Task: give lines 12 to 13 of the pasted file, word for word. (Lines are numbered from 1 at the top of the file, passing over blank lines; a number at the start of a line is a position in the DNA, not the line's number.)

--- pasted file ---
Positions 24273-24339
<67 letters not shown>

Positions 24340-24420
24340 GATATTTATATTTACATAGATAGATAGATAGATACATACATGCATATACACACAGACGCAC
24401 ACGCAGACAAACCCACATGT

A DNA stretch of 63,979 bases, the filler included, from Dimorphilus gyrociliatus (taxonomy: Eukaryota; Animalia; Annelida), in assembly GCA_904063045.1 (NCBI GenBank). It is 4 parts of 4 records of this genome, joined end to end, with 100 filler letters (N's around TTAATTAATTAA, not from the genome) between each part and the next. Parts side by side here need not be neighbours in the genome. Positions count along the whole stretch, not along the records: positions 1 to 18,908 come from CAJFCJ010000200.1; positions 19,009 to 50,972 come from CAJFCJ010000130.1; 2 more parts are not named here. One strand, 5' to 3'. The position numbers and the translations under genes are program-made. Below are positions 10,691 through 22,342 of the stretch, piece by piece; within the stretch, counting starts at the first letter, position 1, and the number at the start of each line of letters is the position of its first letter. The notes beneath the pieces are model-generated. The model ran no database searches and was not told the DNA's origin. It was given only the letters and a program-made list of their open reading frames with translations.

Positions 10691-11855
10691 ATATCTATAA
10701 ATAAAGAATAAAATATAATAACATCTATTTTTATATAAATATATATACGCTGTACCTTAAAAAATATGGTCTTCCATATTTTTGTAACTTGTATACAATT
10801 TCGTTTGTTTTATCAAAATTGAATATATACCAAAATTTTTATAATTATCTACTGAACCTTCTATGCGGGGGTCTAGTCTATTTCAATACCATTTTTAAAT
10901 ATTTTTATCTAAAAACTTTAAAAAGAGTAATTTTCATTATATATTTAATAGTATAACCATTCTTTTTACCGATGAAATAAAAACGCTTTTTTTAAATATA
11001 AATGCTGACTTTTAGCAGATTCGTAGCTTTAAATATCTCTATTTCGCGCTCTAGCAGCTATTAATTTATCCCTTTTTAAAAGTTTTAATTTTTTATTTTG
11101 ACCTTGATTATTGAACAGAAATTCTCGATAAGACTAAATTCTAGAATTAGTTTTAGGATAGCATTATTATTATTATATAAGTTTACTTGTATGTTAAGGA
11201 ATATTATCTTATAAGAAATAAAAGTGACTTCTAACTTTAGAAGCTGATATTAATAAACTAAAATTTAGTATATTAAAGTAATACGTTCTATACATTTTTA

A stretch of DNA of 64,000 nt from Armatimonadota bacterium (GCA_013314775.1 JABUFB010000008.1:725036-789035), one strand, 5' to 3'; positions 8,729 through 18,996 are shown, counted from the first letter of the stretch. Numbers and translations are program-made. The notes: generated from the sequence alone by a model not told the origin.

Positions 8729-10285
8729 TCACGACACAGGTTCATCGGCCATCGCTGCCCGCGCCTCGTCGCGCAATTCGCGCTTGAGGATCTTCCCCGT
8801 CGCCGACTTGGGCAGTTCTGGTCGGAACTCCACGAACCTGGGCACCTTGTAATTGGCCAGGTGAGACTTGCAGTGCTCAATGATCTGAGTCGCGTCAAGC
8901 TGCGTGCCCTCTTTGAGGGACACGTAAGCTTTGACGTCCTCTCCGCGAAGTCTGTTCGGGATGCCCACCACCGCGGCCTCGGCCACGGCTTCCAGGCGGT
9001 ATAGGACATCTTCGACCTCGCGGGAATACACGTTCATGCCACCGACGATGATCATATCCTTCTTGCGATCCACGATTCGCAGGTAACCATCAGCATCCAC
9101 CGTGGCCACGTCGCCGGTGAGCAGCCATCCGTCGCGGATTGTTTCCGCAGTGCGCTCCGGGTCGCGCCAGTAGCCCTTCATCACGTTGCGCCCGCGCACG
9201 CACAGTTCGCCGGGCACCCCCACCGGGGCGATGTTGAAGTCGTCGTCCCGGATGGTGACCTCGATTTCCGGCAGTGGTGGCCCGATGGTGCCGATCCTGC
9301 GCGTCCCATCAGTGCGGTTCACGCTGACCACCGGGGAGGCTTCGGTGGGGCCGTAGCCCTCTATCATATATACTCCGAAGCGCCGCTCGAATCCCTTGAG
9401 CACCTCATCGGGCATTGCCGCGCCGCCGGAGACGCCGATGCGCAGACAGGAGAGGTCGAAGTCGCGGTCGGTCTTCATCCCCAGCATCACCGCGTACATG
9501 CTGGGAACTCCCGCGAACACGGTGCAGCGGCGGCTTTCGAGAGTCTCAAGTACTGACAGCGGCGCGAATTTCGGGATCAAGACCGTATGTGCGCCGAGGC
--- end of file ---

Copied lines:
11001 AATGCTGACTTTTAGCAGATTCGTAGCTTTAAATATCTCTATTTCGCGCTCTAGCAGCTATTAATTTATCCCTTTTTAAAAGTTTTAATTTTTTATTTTG
11101 ACCTTGATTATTGAACAGAAATTCTCGATAAGACTAAATTCTAGAATTAGTTTTAGGATAGCATTATTATTATTATATAAGTTTACTTGTATGTTAAGGA